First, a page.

What do you want to be when you grow up?08 December 2017
”What do you want to be when you grow up?”
It’s a question we’ve all heard throughout our lives and – aside from that one infuriatingly self-assured friend who’s always know what they want to do, we often struggle to answer.
It’s probably fair to say that if we asked you if you’d have seen yourself in the job you’re in now all those years ago, the answer would be ‘’no’’.
With that in mind, what’s influencing the young people of today in the careers decisions they make? Are they the right ones? And, what can we do to make those choices easier and more in line with the reality of the options out there today and into the future?
The Careers & Enterprise Company’s report, Moments of Choice, has helped us begin to answer just that. It’s identified a wide range of factors influencing young people’s career choices. They range from the people we engage with such as parents, peers and teachers, to social factors such as gender and personality and even the relative popularity of our favourite TV shows.
These wide ranging and often conflicting influences can result in young people having a world view that’s not totally in line with making the best decisions about their future. For example:
- Young people refer disproportionately to jobs that were common during their parents’ youth, rather than those available today.
- Parents often believe that their own education is the most appropriate for their own children.
- So while parents who went to university feel that apprenticeships are a good option, very few feel it is right for their own children.
- Young people are likely to view university as their preferred choice, even when this is unachievable or irrelevant to their chosen career.
It seems there’s a bit of a disparity between the times. Young people are aspiring to jobs that are no longer prevalent, with parents that are gearing them up for an education that’s not what they need.
The results suggest that young people might make more informed career choices if they were better able to assess the options available to them.
It also seems that young people are most inspired by things that give them an idea of what it would actually be like to have a particular job. They seek ‘inspiration’ rather than information. We need to reduce the cognitive burden of careers choices and increase young people’s confidence and enthusiasm towards this confusing process. Encounters with employers are key to providing this.
Evidence suggests that high quality encounters with employment have a real impact on both the likelihood of a young person getting a job and the amount they earn:
- Young adults who have four or more encounters with employers while at school are 86% less likely to be NEET (not in employment, education or training).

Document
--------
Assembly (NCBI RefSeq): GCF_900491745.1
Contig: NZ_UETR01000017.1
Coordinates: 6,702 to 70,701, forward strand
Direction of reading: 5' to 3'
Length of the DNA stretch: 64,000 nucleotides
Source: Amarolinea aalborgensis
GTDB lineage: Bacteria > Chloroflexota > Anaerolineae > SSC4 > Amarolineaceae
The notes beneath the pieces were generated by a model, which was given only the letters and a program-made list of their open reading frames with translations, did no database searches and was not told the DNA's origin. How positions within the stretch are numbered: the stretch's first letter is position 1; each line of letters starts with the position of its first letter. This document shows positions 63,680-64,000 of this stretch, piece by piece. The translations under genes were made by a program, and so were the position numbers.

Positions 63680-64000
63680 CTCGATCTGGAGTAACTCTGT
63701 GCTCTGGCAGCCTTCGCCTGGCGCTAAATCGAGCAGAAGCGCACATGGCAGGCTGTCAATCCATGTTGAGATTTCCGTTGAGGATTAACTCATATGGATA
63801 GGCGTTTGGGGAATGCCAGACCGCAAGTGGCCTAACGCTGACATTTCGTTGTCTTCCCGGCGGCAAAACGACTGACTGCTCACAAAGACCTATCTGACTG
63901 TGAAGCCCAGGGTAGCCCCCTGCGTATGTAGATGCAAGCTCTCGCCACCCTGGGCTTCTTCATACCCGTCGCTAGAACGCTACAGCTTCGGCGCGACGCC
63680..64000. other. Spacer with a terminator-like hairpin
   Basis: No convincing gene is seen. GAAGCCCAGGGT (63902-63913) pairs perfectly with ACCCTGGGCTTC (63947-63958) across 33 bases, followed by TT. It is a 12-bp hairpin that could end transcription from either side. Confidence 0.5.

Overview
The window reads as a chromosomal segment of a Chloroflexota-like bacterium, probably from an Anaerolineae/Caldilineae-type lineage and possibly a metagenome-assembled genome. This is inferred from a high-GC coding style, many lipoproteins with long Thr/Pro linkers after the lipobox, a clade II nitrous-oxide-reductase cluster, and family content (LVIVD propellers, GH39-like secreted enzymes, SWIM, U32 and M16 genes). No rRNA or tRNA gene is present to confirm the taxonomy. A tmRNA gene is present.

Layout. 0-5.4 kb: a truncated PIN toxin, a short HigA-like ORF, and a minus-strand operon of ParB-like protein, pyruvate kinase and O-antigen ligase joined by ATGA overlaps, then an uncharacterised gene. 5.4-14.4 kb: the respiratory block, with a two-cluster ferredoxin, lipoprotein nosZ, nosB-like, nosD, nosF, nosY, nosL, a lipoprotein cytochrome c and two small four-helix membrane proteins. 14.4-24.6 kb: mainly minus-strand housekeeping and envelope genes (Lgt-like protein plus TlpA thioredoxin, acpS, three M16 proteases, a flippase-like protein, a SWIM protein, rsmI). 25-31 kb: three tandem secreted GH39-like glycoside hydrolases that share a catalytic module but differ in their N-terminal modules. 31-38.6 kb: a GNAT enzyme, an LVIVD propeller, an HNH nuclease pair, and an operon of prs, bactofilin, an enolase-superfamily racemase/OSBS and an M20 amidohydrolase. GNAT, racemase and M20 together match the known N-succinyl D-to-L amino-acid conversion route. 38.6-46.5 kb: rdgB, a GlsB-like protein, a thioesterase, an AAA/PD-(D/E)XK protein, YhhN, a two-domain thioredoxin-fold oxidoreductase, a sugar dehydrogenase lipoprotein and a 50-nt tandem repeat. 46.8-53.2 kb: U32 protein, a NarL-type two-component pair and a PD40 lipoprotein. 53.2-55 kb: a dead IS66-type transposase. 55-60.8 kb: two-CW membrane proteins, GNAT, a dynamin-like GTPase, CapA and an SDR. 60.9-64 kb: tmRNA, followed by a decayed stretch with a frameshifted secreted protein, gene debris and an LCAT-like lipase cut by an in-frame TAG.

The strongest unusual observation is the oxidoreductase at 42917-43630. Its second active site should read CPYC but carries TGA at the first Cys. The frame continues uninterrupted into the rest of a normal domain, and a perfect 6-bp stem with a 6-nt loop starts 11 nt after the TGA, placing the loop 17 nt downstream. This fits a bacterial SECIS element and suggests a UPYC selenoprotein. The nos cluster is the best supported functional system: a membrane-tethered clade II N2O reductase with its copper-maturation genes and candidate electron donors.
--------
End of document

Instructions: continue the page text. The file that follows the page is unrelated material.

- They’re also likely to earn around 18% more during their career than their peers who did not have the same opportunities.
However, to what extent can we expect employers to be accountable for supporting and inspiring young people through these difficult moments of choice?
There’s great work being done by employers in our area to enhance careers decision making for young people. But many challenges still remain.
The rurality of York, North Yorkshire and East Riding (YNYER) is often cited as a barrier to young people engaging with employers, as is the large proportion of SMEs.
The latter is positively reflected in the number of Enterprise Advisers in the area working for SMEs. What we don’t know is if this level of engagement is simply proportionate to the amount of SMEs within the areas and therefore to be expected, or if it indicates a reluctance of large businesses to engage at a local level?
Data published by The Careers & Enterprise Company infers that employers are relatively satisfied with how prepared young people in the area are for the world of work. However, research also showed the percentage of employers in YNYER who offer work experience and inspiration is among the lowest in England. One conclusion could be that young people are being prepared for the world of work by others, for example schools and colleges.
Perhaps employers within YNYER are not offering work experience but are instead providing more innovative or impactful ways of engaging and inspiring young people? If the latter is the case, how do we capture examples of this best practice to showcase the importance of employer engagement? Being part of the Enterprise Adviser Network, where evidence and best practice is shared among peers is critical to helping achieve this.
In any case, the challenge still remains:
How do we make sure that our young people are better informed about the reality of careers options available to them, today, and how do we encourage businesses to inspire them to confidently begin answering that age old difficult question,
‘’What do you want to be when you grow up?’’
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